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    Yeah, that's what I meant, but the problem I'm having is going from class to lunch. Do I just finish their conversation like:
    Billy slumped his head down when school came into view.

    When they finally got lunch time . . .
     
  7. Cogito
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    Cogito Former Mod, Retired Supporter Contributor

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    Changes in POV can occur on scene boundaries. Just make sure the first thing you do (first sentence) of the new scene makes the POV change clear to the reader. It's safer to only switch POV on a chapter boundaries, but it can be too restricting for many stories.

    A handful of writers can manage POV changes within a scene, but I cannot recommend it in general.
     
  8. Mckk
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    Mckk Moderator Staff Supporter Contributor

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    That is acceptable, yes, especially if it's aimed for young teens. I've been reading a YA novel, urban fantasy by James Patterson and he literally wrote something like:

    Those were lines and names I made up, but that was the kind of transition he did, and Patterson's pretty famous :) Now whether that makes "good writing" - I don't know - but it worked in the book he was writing, esp because it was aimed for younger audiences.

    For a dream - since it is a dream, you could just say how your MC is shocked when he watched his girlfriend transform into his father. It's a dream - it doesn't have to make sense in terms of what happens in it, as long as you make it clear that it's 1) a dream and 2) what's happening within it.

    And now if you're taking real scene changes, then I separate it with # in a new line, centralised, and start a new paragraph immediately below. But as for how to sort of move your characters from A to B to show time lapse without cutting it into 2 scenes, some simple lines like "When the bell rang, Ben bolted out of the classroom. In the cafeteria..."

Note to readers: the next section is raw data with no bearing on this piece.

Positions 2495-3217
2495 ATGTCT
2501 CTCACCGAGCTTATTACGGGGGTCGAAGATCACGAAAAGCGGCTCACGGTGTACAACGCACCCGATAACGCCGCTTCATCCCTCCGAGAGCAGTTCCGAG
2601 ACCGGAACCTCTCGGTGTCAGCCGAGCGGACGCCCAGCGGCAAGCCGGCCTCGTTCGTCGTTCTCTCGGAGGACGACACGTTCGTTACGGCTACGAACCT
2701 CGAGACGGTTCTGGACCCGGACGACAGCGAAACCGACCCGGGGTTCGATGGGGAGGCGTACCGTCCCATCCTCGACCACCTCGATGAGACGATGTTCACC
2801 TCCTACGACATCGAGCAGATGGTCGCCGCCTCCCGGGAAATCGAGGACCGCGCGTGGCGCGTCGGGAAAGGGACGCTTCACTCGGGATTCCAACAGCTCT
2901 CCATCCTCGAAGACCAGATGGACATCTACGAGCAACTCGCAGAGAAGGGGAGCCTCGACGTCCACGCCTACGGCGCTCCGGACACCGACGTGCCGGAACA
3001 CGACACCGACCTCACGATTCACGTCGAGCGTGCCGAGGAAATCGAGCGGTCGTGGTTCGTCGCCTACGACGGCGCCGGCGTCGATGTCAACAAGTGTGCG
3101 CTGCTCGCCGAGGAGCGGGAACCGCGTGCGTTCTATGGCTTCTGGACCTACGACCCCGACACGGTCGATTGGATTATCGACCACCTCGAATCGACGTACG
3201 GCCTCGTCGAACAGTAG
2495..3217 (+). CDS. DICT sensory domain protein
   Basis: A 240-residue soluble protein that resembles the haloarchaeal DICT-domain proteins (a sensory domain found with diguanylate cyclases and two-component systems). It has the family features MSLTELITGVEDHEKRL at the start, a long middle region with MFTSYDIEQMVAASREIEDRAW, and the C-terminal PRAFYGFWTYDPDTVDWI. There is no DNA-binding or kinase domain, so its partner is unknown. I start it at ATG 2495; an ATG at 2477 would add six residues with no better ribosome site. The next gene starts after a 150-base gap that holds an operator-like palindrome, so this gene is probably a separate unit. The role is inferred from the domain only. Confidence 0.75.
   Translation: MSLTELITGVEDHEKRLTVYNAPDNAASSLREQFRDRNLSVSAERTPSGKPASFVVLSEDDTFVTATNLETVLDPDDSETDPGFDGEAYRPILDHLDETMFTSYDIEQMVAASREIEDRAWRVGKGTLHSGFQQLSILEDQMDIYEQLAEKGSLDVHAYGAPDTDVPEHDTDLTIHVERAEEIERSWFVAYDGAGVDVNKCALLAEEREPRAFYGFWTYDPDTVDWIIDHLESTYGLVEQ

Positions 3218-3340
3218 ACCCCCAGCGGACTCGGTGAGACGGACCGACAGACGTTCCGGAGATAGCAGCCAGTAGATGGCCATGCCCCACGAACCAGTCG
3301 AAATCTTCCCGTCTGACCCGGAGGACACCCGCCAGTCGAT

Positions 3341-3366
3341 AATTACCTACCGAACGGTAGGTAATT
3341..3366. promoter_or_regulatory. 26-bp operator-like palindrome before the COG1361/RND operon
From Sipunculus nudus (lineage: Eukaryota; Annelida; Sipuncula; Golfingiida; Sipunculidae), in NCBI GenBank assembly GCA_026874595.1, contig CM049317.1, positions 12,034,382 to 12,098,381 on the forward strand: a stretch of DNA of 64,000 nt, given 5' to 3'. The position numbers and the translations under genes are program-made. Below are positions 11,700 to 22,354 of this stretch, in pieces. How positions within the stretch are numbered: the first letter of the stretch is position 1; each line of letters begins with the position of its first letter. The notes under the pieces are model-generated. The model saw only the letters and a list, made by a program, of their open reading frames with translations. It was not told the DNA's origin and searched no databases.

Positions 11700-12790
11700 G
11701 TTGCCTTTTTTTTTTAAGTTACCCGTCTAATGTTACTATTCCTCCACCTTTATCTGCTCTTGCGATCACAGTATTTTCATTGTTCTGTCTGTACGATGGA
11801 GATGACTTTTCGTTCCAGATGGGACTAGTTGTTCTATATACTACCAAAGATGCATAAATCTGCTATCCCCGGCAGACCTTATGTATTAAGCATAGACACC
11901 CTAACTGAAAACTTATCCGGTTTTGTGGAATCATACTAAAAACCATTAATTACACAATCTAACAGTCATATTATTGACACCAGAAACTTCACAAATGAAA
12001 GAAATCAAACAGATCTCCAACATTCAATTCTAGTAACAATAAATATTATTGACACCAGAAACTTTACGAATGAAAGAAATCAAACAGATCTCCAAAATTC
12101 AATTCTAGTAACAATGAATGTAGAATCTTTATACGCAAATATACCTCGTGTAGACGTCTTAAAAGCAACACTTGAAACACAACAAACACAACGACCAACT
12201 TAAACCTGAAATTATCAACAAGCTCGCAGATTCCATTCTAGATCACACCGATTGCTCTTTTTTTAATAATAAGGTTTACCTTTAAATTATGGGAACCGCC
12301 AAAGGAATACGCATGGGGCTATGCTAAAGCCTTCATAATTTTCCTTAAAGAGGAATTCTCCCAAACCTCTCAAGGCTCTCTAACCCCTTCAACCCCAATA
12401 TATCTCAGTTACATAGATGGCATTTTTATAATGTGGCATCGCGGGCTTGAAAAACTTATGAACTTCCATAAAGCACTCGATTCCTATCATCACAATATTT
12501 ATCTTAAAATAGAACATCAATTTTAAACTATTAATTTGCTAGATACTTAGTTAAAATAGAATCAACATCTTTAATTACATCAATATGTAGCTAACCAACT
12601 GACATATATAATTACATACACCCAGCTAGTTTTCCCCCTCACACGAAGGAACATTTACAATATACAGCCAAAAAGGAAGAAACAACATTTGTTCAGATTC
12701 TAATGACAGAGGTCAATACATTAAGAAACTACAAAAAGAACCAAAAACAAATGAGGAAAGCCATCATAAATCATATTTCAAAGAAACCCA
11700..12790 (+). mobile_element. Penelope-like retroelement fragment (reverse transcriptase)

^the bell ringing shows time has gone by, bolting out of the classroom shows how much he wanted to get out of there, and 'in the cafeteria' shows that it's lunch time.

    I guess maybe an even better sentence might be: "As soon as class was over, Ben bolted for the cafeteria..."
     
  9. jazzabel
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    jazzabel Contributing Member Contributor

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    I highly recommend you read up on the "scene and sequel" technique, it sounds like what you need to work on are you sequels.

    The difference is that in the scene, you are basically exploring the goal - conflict - disaster of the protagonist of that scene. In the sequel, you are showing character's emotional reaction to what just happened, them thinking about it, analysing etc, and finally, reaching the decision on what to do next. After that, the character goes into the next scene with a goal and you are back to writing a scene.

    In a fast paced part of the story, you can have two or even three scenes back to back, but at some later point you have to sequel each scene (show emotional reaction, thinking and decision) or the scene will feel incomplete to the reader.

    Scene and sequel is also excellent to use when you are breaking the chapter, and changing POV character. If you break after the disaster (end of scene) at a later point, when you come back to that character POV, you just start it with a sequel to the scene where you left him off. It works beautifully and readers immediately connect.

    Keep in mind that sequels can be 50 words or 5,000 words, as short or as long as you need them to be, they are the introspective, character-revealing parts of your story and are as important as the scenes.